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Review
, 92 (1), 131-9

The Role of RAS Oncogene in Survival of Patients With Lung Cancer: A Systematic Review of the Literature With Meta-Analysis

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Review

The Role of RAS Oncogene in Survival of Patients With Lung Cancer: A Systematic Review of the Literature With Meta-Analysis

C Mascaux et al. Br J Cancer.

Abstract

The proto-oncogene RAS, coding for a 21 kDa protein (p21), is mutated in 20% of lung cancer. However, the literature remains controversial on its prognostic significance for survival in lung cancer. We performed a systematic review of the literature with meta-analysis to assess its possible prognostic value on survival. Published studies on lung cancer assessing prognostic value of RAS mutation or p21 overexpression on survival were identified by an electronic search. After a methodological assessment, we estimated individual hazard ratios (HR) estimating RAS protein alteration or RAS mutation effect on survival and combined them using meta-analytic methods. In total, 53 studies were found eligible, with 10 concerning the same cohorts of patients. Among the 43 remaining studies, the revelation method was immunohistochemistry (IHC) in nine and polymerase chain reaction (PCR) in 34. Results in terms of survival were significantly pejorative, significantly favourable, not significant and not conclusive in 9, 1, 31, 2, respectively. In total, 29 studies were evaluable for meta-analysis but we aggregated only the 28 dealing with non-small-cell lung cancer (NSCLC) and not the only one dealing with small-cell-lung cancer (SCLC). The quality scores were not statistically significantly different between studies with or without significant results in terms of survival, allowing us to perform a quantitative aggregation. The combined HR was 1.35 (95% CI: 1.16-1.56), showing a worse survival for NSCLC with KRAS2 mutations or p21 overexpression and, particularly, in adenocarcinomas (ADC) (HR 1.59; 95% CI 1.26-2.02) and in studies using PCR (HR 1.40; 95% CI 1.18-1.65) but not in studies using IHC (HR 1.08; 95% CI 0.86-1.34). RAS appears to be a pejorative prognostic factor in terms of survival in NSCLC globally, in ADC and when it is studied by PCR.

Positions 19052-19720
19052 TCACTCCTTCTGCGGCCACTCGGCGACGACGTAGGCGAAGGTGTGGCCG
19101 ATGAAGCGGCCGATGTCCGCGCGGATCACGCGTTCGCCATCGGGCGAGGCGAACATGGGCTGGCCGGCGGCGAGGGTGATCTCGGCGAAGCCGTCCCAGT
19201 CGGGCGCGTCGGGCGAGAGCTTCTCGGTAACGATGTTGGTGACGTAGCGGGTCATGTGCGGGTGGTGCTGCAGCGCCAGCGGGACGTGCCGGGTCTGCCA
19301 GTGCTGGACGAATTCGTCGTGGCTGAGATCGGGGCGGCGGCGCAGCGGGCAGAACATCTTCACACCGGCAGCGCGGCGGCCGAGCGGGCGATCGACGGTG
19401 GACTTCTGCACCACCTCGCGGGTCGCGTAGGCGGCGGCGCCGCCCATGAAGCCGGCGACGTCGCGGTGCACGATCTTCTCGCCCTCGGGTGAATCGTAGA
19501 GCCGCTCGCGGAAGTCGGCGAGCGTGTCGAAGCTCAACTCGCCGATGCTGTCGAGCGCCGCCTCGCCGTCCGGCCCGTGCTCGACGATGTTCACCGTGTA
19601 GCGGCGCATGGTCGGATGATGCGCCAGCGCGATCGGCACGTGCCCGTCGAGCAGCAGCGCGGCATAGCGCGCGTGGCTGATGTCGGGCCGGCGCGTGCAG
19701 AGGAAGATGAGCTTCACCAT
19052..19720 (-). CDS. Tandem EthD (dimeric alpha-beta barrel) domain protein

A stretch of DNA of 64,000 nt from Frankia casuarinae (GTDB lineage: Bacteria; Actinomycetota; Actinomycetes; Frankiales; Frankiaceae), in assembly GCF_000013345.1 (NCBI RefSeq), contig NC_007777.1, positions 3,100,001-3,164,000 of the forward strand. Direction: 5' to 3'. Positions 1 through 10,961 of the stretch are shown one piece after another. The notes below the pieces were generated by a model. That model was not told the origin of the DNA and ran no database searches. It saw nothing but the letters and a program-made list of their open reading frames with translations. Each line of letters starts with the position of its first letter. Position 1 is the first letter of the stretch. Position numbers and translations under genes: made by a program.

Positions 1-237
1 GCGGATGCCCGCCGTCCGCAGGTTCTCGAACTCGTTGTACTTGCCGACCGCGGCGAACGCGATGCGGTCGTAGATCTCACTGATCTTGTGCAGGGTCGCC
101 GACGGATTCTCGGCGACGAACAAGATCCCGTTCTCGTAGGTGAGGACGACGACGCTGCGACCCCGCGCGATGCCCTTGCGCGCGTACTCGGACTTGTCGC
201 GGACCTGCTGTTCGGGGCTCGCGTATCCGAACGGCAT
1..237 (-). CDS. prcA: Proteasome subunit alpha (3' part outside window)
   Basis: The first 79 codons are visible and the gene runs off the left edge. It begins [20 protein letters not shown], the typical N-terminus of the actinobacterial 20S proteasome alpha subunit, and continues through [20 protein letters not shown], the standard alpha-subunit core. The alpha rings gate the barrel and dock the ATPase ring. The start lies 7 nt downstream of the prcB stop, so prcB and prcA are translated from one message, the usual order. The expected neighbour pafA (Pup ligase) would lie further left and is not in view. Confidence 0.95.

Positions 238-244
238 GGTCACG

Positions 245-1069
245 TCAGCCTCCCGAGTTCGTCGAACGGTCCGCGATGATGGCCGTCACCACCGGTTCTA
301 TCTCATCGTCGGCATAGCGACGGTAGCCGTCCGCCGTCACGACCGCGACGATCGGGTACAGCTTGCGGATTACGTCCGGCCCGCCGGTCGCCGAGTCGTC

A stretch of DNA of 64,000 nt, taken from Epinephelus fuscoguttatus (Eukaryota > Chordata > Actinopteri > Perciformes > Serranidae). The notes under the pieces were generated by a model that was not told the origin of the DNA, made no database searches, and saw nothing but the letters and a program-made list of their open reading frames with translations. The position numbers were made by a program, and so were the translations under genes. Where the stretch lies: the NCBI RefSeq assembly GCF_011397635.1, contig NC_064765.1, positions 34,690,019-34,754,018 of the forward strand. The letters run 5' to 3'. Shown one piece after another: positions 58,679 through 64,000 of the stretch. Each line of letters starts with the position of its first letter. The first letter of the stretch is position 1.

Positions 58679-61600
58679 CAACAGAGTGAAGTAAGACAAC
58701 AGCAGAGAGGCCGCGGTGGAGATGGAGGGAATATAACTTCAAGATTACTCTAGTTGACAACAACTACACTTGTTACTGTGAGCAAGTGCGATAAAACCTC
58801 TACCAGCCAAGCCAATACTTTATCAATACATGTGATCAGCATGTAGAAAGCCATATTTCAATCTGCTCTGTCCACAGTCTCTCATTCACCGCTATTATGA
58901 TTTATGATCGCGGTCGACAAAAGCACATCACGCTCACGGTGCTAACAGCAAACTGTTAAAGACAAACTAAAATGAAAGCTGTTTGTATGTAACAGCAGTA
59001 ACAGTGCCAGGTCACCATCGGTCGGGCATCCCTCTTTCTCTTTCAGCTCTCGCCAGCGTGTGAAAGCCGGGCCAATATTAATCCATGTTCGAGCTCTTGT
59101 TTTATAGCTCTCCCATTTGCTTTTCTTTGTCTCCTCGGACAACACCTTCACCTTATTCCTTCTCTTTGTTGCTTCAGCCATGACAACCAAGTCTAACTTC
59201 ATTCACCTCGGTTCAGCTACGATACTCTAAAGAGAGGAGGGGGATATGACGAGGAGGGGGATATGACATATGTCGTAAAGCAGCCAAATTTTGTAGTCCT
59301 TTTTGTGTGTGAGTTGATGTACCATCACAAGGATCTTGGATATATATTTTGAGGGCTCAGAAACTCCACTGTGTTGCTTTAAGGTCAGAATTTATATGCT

Figures

Figure 1
Figure 1
Meta-analysis of studies assessing RAS with IHC in NSCLC. Hazard ratio (HR) and 95% confidence interval (CI) of survival in studies evaluating RAS-p21 status in NSCLC. HR>1 implies a survival disadvantage for the group with p21 expression. The square size is proportional to the number of patients included in the study. The center of the lozenge gives the combined HR of the meta-analysis and its extremities the 95% confidence interval. HR=1.08; CI 95% 0.86–1.34. Total number of patients: 989.
Figure 2
Figure 2
Meta-analysis of studies assessing RAS mutation with PCR in NSCLC. Hazard ratio (HR) and 95% confidence interval (CI) of survival in studies evaluating RAS-p21 status in NSCLC. HR>1 implies a survival disadvantage for the group with RAS mutation. The square size is proportional to the number of patients included in the study. The centre of the lozenge gives the combined HR of the meta-analysis and its extremities the 95% confidence interval. HR=1.40; CI 95% 1.18–1.65. Total number of patients: 2631.
Figure 3
Figure 3
Meta-analysis of studies assessing RAS mutation by PCR in adenocarcinomas. Hazard ratio (HR) and 95% confidence interval (CI) of survival in studies evaluating RAS-p21 status in NSCLC. HR>1 implies a survival disadvantage for the group with RAS mutation. The square size is proportional to the number of patients included in the study. The centre of the lozenge gives the combined HR of the meta-analysis and its extremities the 95% confidence interval. HR=1.50; CI 95% 1.26–1.80. Total number of patients: 1170.

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